Girard’s foresight also opened new lines of cost-mitigating business as disruptive supply-chain shortages forced other companies to “reshore” their production. Third-party manufacturing now is its fastest growing segment.
“It’s actually been overwhelming because we didn’t know it was going to take off like that,” said Mike Fernandez, Girard’s production manager.
Innovation and forward-thinking are the key to Girard’s sustained success, which now spans eight decades and three generations.
John L. “Jack” Girard, a talented tinkerer and Tim’s grandfather, founded the tank truck equipment company as Girard Rubber Company in 1952. Jack’s sons, John C. Girard and Bob Girard, helped grow the business, and John C., Tim’s dad, served as the company’s president from 1975 to 2002, when Tim succeeded him.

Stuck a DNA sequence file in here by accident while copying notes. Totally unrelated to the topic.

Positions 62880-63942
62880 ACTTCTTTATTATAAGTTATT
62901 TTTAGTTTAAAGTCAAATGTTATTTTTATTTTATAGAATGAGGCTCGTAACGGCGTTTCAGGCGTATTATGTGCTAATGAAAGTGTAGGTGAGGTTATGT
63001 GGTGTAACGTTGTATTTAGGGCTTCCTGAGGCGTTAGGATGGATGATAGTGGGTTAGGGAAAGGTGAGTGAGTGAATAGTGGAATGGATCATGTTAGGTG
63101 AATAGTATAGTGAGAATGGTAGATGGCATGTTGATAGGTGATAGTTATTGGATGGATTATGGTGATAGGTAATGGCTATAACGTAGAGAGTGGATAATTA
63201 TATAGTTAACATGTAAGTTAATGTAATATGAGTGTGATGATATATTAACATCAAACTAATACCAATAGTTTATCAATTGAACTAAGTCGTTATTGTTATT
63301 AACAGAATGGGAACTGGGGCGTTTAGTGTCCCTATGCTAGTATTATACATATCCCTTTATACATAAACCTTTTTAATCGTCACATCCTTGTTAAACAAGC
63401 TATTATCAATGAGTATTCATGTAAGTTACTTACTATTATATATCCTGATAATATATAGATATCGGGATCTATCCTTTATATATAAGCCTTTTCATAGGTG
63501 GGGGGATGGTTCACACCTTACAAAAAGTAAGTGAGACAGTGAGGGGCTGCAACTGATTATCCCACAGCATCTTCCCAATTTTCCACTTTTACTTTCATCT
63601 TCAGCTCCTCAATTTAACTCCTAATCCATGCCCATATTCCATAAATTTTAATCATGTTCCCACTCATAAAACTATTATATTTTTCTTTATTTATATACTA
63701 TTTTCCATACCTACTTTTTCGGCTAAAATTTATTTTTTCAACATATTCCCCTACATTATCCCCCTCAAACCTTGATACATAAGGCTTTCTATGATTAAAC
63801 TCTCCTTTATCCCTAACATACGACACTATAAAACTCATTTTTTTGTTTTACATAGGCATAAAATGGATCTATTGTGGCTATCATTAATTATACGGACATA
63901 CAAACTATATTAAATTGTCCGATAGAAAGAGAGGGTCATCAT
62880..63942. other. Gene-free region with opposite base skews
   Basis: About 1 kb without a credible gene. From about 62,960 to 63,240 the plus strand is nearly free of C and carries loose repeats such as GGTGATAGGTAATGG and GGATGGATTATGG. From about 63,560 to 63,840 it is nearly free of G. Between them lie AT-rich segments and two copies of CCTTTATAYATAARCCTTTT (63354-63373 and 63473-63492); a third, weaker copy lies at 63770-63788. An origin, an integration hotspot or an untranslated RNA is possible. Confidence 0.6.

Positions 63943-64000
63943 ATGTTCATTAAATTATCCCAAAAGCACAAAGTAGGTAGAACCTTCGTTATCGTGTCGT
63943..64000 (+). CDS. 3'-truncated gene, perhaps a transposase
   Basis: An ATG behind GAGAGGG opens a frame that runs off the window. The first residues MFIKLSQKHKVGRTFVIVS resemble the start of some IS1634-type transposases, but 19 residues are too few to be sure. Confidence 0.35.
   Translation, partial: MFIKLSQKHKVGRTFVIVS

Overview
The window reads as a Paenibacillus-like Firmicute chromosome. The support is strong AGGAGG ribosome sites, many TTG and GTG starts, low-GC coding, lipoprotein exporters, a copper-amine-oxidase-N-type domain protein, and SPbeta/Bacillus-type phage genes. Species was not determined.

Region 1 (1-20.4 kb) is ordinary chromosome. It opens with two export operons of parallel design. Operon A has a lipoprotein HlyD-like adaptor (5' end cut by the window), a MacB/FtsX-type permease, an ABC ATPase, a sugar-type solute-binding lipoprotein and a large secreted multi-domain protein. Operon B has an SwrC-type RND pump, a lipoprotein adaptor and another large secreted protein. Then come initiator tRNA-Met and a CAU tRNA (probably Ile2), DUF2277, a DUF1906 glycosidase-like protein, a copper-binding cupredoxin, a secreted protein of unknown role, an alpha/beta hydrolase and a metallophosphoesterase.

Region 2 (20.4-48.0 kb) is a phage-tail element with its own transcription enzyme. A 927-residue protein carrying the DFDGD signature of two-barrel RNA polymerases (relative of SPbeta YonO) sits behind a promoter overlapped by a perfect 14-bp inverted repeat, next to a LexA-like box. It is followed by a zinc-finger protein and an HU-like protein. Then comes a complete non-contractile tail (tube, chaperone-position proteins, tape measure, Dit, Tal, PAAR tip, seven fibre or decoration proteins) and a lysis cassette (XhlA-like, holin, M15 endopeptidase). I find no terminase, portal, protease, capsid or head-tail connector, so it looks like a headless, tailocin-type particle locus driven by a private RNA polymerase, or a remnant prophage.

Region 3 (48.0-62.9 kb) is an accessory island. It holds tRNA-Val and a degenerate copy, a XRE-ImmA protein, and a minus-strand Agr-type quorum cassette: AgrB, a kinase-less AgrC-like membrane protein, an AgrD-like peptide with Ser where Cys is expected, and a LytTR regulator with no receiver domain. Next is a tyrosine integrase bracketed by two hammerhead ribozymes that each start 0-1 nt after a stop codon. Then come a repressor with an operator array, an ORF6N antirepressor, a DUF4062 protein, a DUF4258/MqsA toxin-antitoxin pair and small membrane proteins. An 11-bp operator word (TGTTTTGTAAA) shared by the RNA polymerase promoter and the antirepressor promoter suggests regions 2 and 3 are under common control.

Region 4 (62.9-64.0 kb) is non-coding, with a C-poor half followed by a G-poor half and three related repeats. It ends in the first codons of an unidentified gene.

Their operations originally were located in Rahway, N.J., and later in Linden. Then, in 2009, Girard moved to Florida and established a corporate office in Vero Beach, a machine shop and assembly plant in nearby Gifford, and its first foundry—where it produces its own castings—in Fort Pierce, about 15 miles south.
After 10 years with this logistically challenging arrangement, Tim started to consider consolidating operations, and Girard finally merged its foundry, machine shop, and corporate offices at its new Vero Beach building in January 2021. It also maintains a service point in La Porte, Texas, and an international presence for European customers.